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DID YOU READ

TALK: Jim Noir

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Last week the fun-loving Jim Noir released his eponymous sophomore album, Jim Noir. At this point in time, most Americans are probably more familiar with the commercials (Target, Adidas) his songs have appeared in, than the actual songs themselves. Noir’s catchy hooks are radio-friendly, easy-to-digest, pop goodies that will get stuck in your head after just one listen.

(left: Jim Noir talkin’ about the new album, Jim Noir)

Teaming up with Barsuk Records–the same label that brought us the indie goodness of Death Cab For Cutie and Nada Surf–Noir is hoping to make a big splash stateside with his second go-around:

Jim Shearer: A lot of people in the States may not be familiar with you yet. What can we tell them about Jim Noir?

Jim Noir: I’m a songwriter and producer who comes from Manchester in England and I make music.

Shearer: Because when I tell people about you I say, “He’s got some catchy hooks.”

Noir: Yes.

Shearer: Where do you come up with the ideas for your songs?

Noir: I don’t know, they just come to me. I don’t really write anything down or think of anything. I do all our music first. So lyrics are just something I have to do to [finish] the songs.

Shearer: So you after you track a song will you say, “Ah, this kind of sounds like a happy tune about playing soccer in the backyard”?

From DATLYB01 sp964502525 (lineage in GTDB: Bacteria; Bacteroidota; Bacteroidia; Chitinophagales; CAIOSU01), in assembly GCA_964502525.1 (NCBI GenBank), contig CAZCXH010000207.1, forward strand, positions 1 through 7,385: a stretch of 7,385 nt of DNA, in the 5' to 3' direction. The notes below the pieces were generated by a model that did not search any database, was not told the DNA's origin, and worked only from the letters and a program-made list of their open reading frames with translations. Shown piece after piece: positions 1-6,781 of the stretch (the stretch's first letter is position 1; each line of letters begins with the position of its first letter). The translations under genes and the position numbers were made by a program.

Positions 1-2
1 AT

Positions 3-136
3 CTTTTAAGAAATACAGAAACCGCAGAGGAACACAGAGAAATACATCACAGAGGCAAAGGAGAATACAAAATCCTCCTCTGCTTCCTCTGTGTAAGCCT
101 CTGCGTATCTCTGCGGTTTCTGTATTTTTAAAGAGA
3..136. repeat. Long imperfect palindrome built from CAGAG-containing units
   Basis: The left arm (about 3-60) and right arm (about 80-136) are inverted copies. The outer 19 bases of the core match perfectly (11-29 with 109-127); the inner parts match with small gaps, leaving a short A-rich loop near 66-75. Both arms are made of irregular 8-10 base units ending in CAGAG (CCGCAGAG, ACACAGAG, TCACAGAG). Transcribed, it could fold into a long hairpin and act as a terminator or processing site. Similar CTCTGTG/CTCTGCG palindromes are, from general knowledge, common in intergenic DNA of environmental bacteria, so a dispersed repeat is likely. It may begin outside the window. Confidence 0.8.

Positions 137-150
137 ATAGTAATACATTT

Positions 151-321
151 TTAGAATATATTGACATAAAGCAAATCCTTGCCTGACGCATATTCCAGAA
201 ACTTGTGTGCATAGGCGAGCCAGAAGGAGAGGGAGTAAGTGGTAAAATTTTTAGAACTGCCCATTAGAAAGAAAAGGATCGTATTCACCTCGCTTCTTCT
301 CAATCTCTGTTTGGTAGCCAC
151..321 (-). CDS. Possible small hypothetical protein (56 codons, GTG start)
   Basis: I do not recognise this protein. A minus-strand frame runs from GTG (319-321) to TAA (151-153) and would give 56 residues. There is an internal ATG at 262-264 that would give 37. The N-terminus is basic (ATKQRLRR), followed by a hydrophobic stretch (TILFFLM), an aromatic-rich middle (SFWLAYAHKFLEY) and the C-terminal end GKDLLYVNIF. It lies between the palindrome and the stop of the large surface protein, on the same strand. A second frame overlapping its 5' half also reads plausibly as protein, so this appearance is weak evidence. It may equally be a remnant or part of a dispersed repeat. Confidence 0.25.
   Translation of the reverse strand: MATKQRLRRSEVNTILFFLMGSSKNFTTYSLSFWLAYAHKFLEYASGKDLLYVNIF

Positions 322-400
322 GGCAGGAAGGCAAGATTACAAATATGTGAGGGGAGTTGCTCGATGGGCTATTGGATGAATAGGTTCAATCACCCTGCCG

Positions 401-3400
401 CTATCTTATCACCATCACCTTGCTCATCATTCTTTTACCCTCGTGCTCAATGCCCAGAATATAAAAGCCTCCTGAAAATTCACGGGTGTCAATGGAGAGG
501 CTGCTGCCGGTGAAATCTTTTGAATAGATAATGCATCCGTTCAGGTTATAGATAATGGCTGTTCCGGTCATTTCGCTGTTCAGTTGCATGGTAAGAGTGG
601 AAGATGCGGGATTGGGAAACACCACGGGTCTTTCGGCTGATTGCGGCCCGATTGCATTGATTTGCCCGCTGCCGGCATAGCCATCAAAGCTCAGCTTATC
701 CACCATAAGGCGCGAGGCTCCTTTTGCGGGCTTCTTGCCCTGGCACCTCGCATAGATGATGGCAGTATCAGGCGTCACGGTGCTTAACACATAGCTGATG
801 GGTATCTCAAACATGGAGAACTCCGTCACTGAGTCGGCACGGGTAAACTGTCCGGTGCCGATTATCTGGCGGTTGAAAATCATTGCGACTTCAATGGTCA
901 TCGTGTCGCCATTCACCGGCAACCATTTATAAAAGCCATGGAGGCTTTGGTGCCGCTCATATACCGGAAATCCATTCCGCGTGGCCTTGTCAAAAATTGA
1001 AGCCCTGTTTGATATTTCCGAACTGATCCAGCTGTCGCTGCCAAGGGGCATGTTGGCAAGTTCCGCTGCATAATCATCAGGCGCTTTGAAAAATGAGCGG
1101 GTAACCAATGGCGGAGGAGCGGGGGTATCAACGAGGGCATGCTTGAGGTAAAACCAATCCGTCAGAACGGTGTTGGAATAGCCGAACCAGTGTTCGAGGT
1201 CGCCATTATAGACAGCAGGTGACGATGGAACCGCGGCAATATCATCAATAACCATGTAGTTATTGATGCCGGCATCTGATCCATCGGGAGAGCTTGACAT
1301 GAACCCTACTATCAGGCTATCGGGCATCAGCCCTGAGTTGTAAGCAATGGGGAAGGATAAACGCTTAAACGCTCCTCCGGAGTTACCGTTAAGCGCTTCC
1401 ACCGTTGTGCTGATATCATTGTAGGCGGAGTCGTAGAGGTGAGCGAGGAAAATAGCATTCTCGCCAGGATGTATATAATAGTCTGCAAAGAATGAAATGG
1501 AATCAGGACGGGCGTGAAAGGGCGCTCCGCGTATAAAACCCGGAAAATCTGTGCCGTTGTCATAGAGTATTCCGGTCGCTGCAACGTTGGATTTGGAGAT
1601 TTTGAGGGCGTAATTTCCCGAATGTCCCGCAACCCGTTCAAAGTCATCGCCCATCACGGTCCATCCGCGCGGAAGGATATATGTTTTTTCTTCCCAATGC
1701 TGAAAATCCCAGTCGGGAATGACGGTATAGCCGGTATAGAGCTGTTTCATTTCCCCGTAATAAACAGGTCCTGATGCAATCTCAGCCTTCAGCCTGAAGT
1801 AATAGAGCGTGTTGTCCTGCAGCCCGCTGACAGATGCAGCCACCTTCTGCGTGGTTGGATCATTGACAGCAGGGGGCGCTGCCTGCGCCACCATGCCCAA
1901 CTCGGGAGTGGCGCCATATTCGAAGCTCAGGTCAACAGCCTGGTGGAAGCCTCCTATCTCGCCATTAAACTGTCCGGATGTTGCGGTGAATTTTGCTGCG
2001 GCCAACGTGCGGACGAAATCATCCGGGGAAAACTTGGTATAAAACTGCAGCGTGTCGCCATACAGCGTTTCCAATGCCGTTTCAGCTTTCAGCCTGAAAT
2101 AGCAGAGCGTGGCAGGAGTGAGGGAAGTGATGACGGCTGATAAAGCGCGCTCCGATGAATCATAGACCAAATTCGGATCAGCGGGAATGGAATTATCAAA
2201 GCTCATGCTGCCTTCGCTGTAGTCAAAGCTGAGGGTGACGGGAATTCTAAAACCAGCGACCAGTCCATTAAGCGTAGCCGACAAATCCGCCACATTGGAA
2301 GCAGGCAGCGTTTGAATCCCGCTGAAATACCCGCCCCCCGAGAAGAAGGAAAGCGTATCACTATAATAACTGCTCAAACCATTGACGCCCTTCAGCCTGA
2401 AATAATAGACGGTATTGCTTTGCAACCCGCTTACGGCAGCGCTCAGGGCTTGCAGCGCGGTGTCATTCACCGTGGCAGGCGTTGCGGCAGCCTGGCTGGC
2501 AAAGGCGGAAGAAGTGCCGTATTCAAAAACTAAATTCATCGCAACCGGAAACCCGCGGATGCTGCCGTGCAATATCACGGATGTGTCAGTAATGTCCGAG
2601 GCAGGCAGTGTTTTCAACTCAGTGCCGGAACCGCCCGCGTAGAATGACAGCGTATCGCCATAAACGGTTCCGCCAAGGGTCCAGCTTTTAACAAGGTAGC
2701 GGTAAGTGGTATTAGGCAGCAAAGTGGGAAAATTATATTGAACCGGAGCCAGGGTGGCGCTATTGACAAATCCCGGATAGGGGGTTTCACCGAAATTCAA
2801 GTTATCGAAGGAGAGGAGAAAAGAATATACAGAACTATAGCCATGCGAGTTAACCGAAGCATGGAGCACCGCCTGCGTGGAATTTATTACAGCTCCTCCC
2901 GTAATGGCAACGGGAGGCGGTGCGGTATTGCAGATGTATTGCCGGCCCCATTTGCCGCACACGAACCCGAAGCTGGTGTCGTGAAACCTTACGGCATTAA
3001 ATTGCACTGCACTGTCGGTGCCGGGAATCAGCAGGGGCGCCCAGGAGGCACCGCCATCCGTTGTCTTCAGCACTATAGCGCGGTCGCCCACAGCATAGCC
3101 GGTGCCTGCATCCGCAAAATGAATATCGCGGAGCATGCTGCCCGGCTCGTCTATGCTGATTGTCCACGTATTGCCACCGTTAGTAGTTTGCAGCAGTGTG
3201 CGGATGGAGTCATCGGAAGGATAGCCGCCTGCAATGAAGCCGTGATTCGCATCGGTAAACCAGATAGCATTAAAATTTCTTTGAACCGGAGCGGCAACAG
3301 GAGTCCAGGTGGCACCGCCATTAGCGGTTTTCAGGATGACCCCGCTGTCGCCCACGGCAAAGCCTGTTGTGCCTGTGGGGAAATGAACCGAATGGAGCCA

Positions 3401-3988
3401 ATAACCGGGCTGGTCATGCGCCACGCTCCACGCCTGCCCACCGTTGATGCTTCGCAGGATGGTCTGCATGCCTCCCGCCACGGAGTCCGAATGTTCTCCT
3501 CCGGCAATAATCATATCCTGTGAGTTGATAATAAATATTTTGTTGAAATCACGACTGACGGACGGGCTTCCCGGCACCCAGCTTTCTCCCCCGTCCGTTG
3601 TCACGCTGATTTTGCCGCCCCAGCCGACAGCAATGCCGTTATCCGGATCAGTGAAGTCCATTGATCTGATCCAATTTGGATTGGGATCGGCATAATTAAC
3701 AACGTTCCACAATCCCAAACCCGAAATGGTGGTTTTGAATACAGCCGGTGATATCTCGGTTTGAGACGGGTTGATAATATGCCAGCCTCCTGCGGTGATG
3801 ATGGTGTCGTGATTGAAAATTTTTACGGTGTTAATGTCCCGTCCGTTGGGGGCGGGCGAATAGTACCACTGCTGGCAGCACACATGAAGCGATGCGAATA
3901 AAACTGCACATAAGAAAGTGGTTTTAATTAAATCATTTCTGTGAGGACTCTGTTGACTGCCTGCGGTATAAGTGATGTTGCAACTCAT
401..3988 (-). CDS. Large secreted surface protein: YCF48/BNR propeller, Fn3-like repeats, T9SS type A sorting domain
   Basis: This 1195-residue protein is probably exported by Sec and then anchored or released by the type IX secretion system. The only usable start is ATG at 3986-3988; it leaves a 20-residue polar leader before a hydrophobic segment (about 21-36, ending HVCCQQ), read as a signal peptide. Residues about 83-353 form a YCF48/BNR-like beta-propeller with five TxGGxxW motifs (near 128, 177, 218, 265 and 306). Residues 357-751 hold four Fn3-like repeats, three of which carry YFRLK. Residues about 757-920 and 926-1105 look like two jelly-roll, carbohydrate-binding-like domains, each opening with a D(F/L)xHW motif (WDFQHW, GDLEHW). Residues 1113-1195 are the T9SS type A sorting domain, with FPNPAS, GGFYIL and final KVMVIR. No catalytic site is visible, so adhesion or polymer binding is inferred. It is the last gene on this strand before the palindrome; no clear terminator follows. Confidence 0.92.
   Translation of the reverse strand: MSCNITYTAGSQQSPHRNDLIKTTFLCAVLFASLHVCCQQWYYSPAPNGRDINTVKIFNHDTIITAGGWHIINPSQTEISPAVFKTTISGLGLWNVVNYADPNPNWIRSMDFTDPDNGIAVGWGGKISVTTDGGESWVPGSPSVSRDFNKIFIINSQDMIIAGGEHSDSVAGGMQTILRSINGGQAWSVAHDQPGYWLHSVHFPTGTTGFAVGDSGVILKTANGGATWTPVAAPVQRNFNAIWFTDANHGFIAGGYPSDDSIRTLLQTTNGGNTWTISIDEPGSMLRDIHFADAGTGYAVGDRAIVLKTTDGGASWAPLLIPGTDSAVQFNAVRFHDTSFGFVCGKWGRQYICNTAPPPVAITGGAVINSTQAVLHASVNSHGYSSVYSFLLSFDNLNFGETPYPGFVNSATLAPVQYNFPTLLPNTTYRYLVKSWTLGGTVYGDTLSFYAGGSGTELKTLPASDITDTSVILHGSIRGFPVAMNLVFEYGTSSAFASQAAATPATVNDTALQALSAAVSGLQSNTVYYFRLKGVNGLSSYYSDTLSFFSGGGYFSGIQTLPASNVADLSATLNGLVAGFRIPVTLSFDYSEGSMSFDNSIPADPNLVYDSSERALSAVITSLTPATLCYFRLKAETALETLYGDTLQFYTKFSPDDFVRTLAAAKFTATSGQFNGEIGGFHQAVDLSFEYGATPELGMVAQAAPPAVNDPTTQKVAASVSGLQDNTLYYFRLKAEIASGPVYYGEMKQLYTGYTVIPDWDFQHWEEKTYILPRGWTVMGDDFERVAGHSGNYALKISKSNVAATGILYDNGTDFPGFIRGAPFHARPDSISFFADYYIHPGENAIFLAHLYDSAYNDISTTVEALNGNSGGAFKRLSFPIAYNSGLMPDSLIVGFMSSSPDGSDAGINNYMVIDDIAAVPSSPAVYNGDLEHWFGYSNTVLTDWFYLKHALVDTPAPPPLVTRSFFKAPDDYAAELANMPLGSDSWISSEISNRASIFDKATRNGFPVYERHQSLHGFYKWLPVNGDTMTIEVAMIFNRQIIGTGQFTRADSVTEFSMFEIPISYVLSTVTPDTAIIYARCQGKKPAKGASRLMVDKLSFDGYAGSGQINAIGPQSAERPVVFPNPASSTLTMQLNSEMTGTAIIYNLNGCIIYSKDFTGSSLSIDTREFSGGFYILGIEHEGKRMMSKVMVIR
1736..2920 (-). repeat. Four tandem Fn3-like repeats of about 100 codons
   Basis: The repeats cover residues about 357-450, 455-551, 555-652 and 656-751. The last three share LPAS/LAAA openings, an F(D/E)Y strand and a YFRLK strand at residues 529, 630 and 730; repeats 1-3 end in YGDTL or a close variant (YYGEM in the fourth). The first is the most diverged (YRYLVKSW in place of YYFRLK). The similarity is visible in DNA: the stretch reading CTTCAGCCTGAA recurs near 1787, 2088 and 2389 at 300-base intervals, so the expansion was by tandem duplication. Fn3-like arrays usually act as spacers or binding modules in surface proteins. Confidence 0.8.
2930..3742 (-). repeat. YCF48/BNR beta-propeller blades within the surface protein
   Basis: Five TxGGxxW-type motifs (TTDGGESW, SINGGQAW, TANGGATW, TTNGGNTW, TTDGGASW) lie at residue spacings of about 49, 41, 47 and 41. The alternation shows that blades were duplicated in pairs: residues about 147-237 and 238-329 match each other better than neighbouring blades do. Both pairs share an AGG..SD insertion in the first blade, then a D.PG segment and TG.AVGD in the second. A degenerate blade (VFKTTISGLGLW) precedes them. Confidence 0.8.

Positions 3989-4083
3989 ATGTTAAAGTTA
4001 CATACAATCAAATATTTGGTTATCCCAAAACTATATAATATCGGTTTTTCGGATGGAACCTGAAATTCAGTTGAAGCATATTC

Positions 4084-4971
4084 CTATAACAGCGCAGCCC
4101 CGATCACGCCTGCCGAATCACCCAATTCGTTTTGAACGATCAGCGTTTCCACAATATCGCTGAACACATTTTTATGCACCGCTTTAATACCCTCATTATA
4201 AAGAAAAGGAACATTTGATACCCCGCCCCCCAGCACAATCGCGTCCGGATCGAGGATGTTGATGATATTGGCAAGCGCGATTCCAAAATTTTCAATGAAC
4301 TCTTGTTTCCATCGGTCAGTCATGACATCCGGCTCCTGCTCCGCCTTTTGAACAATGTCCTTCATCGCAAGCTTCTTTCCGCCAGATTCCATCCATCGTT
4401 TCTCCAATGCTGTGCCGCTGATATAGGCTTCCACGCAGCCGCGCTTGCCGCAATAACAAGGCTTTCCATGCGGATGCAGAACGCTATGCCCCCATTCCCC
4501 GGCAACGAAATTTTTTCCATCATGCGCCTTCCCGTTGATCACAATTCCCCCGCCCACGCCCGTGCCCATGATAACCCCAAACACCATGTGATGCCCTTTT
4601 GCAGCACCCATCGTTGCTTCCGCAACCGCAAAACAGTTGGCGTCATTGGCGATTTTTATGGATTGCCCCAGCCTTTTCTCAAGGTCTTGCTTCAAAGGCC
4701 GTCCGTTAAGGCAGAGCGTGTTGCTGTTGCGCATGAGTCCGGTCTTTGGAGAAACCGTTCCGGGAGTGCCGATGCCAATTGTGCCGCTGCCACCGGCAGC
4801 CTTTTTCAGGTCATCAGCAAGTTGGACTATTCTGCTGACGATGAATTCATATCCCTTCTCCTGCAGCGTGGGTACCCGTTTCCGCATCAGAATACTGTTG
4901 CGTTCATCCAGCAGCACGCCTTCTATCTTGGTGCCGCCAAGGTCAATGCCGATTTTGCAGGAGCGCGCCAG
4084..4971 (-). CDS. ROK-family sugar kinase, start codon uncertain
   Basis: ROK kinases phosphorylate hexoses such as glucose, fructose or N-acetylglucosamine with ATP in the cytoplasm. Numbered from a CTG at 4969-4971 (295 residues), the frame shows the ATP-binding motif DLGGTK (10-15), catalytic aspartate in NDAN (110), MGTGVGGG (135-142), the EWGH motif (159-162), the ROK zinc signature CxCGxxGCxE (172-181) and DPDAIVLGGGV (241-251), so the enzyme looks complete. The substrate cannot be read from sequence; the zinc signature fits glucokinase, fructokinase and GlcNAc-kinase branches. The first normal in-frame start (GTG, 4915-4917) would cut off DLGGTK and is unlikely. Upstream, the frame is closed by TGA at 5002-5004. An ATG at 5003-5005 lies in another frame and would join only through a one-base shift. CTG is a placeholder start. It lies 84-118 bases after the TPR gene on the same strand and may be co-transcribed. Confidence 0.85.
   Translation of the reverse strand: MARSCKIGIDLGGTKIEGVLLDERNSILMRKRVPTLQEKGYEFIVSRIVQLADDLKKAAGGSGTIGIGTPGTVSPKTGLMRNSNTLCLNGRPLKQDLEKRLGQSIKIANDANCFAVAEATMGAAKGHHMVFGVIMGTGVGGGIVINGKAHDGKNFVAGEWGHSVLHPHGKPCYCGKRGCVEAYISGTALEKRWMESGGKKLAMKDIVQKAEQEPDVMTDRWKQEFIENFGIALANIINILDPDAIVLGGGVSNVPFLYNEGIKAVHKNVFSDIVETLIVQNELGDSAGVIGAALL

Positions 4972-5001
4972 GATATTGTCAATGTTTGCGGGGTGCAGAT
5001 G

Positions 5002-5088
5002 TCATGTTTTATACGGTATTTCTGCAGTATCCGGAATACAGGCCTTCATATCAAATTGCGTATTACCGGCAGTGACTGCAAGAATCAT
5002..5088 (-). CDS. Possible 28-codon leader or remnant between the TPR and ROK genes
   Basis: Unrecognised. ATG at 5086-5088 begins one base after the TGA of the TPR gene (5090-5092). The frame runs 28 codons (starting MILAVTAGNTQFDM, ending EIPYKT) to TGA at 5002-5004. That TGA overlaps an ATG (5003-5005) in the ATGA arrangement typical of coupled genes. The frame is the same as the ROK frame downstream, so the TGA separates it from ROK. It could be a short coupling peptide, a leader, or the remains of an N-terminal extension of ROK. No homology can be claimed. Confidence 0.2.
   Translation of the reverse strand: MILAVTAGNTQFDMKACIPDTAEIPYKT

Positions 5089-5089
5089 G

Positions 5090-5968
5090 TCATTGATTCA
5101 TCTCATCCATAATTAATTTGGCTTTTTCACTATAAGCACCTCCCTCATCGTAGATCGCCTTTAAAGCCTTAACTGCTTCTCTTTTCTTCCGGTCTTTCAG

Noir: I just press record and talk rubbish for an hour, and make a song out of it. It is all spontaneous, sort of magic–poof!

Shearer: I read in an interview once that said you don’t work for more than one hour on a song, if you do, you’ll throw it away.

Noir: Yes, I’ll put it in the bin because if I get bored after an hour then everyone else would get bored when they listen to it. It is a very quick process.

Shearer: Pop-culture-wise, I just want to know how you grew up, because a lot of your songs take me back to my youth. I was just wondering about the TV shows you watched and the music you listened to.

Noir: It’s all just little memories and things like that. I find that those are the nice elements of life, you know? Like, I suppose I’m still just a kid at heart and I just want to remember those innocent days–it’s like therapy.

Shearer: A lot of people have called your music “childlike.” Does that bother you at all?

Noir: No, I think that is a compliment, because if you keep all of [your youthfulness] then that’s certainly a good thing.

Shearer: Does that make you nervous though? What if you wanted to go in a more serious direction with your music?

Noir: Yes, I mean, I don’t really tend to write much that is too serious. I don’t really want to make any point in particular, because I just don’t think I’ve got the right to tell anyone else what is right and wrong in the world. So I just talk about some random silliness and people can relate to that just as much as they can if I’m talking about politics or whatever. It doesn’t interest me to change anybody’s lives–I think.

Shearer: Although you could do so by not meaning to.